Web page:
Pearls of Wisdom
Having recently renewed and increased my SFEDI (small firms enterprise development initiative) accreditation I have been heavily reminded of, not only my responsibility to clients to give them good quality advice and guidance, but also it has been a good reminder for me about various aspects of business.
As a young child I often remember hearing my father talking about his business – he was a builder and a very good quality builder too (okay so I am biased, but he was very good). He often had people asking him for work – if he was not able to give them work he always tried to give some form of guidance. His advice was often things like ‘go and see Fred’ or ‘pop in the pub and see John’. This sounds all fine but it is basically no different today but we simply call it different things.
Going to see Fred would be the same today as asking a partner to refer work to us or popping in the pub to see John would be the same today as attending a networking meeting – say a business breakfast or similar. My father knew all these things and did them without thinking. He had many contacts in the trade; he met with others on a regular basis – sometimes at the pub and sometimes at the merchants when picking up stock. He knew who his clients were – he largely dealt with one off builds, large size homes but on occasion he would take on larger projects and he never built on spec. Everything he built was requested and sold before he built it.
He surrounded himself with the people related to his business – some would call it a ‘power circle’. He always seemed to be at ‘the agents’ (that was the Estate Agent), the ‘planners’ (that could be the architect or the local authority planning department), the bank (nothing changes then) and the accountant (good move Dad).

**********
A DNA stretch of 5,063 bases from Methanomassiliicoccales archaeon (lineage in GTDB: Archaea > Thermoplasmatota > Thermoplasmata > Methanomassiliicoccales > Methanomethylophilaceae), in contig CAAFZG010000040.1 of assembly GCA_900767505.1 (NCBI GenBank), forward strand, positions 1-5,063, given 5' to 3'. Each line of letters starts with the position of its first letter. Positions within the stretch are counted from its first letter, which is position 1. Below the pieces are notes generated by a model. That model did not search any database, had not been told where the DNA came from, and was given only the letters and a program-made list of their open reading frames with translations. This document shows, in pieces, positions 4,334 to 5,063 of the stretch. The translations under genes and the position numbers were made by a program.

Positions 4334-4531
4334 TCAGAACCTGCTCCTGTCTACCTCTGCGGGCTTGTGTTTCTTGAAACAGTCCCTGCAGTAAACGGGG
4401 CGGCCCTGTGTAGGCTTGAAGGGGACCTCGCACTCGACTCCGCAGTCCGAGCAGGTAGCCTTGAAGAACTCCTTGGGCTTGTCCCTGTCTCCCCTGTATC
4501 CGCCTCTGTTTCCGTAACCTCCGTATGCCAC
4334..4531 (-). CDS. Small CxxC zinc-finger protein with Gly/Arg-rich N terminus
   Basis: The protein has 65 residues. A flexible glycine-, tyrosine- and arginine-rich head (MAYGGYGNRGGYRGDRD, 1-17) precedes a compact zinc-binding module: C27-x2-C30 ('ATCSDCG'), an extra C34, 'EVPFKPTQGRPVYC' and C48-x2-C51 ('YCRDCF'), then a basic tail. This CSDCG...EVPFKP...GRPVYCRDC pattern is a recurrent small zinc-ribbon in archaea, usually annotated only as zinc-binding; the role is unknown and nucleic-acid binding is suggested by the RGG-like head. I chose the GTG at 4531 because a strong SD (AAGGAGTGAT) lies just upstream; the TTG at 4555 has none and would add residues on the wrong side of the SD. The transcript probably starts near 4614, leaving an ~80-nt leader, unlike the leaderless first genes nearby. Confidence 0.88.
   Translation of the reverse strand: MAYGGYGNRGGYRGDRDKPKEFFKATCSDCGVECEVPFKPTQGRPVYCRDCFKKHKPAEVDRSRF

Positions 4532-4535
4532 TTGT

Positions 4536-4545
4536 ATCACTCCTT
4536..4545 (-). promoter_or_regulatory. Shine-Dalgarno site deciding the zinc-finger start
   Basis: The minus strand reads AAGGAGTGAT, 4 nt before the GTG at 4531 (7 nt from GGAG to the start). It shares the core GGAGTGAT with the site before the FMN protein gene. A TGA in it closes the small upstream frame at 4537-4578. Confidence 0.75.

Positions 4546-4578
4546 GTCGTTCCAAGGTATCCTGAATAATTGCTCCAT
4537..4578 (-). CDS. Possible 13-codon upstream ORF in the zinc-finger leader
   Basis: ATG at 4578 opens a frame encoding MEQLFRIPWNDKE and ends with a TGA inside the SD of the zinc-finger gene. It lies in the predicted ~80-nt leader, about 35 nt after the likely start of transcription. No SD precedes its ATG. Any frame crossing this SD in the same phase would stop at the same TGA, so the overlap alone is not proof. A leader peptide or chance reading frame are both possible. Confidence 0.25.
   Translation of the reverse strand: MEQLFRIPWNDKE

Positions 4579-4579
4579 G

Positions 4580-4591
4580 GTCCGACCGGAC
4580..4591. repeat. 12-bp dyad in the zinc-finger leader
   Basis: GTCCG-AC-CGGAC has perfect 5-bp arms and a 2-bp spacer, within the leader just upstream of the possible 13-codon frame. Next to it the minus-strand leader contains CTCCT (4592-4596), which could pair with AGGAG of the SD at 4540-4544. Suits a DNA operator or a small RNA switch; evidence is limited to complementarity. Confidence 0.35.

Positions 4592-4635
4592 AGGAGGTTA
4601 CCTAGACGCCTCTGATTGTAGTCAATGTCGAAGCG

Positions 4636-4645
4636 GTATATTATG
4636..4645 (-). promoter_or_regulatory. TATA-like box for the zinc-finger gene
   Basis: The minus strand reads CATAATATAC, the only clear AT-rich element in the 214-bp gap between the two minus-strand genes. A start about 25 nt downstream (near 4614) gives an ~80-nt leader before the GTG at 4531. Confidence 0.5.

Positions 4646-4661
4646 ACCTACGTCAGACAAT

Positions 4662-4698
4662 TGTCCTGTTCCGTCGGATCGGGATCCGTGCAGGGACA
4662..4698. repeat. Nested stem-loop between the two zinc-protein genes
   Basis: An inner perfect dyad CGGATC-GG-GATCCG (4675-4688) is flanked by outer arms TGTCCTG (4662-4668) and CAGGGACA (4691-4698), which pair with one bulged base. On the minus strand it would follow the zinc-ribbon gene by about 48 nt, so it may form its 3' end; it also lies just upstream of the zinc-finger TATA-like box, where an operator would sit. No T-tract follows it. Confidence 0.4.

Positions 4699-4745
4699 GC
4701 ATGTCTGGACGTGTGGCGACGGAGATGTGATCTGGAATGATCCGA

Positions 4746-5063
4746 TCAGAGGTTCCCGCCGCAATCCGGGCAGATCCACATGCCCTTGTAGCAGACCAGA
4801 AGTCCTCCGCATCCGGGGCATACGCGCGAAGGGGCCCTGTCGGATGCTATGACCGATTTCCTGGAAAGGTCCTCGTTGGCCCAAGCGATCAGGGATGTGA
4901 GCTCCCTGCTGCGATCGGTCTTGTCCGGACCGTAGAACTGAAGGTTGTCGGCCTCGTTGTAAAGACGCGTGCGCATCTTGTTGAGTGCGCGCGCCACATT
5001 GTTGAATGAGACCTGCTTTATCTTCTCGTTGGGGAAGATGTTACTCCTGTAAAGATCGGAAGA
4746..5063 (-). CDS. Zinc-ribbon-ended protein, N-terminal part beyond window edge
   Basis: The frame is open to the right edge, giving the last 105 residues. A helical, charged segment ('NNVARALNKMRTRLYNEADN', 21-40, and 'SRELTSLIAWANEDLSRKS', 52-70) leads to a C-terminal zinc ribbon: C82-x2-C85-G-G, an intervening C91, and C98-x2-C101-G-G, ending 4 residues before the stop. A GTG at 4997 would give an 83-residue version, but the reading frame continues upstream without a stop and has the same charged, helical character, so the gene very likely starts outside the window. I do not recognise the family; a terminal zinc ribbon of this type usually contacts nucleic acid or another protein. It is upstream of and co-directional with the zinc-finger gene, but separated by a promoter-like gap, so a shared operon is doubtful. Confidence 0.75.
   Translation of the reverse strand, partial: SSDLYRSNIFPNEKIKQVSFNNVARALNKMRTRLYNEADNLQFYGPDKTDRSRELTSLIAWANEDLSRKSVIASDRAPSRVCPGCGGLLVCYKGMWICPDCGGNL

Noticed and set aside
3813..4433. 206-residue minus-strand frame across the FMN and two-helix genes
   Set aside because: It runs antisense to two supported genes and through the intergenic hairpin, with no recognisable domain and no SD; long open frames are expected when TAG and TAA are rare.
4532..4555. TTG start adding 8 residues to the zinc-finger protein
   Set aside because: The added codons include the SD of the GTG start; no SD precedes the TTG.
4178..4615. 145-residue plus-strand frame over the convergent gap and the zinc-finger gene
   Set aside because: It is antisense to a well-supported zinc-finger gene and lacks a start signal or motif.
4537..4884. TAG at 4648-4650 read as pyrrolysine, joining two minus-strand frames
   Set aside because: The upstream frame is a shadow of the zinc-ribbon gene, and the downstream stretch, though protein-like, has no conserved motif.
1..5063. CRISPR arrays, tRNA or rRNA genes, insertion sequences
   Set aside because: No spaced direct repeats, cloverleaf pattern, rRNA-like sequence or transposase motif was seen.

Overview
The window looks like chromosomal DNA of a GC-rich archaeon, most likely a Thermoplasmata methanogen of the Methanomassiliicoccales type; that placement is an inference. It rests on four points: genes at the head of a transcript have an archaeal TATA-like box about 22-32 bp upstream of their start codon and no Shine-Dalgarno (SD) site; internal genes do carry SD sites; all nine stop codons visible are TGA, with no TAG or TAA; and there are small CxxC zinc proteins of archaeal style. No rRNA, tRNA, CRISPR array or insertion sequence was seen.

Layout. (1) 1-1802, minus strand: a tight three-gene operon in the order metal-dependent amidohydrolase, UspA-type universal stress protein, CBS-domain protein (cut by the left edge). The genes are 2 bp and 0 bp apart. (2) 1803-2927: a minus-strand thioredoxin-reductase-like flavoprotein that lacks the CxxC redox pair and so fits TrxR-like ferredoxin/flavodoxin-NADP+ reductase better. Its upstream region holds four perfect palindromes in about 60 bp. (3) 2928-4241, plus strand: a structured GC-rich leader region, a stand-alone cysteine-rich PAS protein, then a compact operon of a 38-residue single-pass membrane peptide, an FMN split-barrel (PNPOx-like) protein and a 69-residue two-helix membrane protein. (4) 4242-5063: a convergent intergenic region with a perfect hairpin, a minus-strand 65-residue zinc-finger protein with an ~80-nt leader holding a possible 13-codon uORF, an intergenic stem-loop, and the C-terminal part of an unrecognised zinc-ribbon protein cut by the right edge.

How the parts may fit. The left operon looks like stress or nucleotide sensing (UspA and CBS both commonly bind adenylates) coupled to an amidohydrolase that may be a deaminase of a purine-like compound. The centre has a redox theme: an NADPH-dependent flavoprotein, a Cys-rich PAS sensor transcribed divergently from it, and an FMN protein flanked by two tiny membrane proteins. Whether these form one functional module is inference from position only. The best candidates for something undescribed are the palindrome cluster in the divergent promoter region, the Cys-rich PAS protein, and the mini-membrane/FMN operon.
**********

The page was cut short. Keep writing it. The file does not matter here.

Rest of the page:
When I started in business in 1992 I did not particularly need any more pearls of wisdom – I had heard them all whilst growing up but I did have to relate them to my business. I took on board many things one of which was – surround yourself with the right people. I had great suppliers and negotiated fantastic deals, I had wonderful staff most of whom remained with me for over a decade (they were well looked after and appreciated and they enjoyed their work). I had good customers and on occasion would not entertain difficult customers as they did not add to the quality or profit of my business. Along with all this I continued a good relationship (most of the time) with my bank manager (even with the changes of manager) and last but by no means least my accountant. This guy was, to me, a key part of my business – he guided me when required and was always there to advise (thanks Bill – I learnt a lot from you). I also managed to gain a rubbish landlord and it cost me dearly in time, effort and several solicitors meetings to get him to keep his part of the deal.
My point is in business (and in life) it is so very important to surround yourself with the right people and it can be the difference between running a business with ease or having hard and difficult times (which you will have anyway). I speak to many business people who do not know their bank manager, barely have a discussion with their accountant and do not understand that they need other people to surround them.
I sold my business in 2005 and joined Foundation East. They have always tried to ensure a lasting strong relationship with their clients and this has historically proved beneficial to all on many occasions when clients have turned to us in times of difficulty.
If you do not talk to people maybe today is the day to go out and talk – to your suppliers, your clients, your bank manager and your accountant to name but a few. It makes a big difference to put a face to the name.
Valerie Jarrett, Business Loans Manager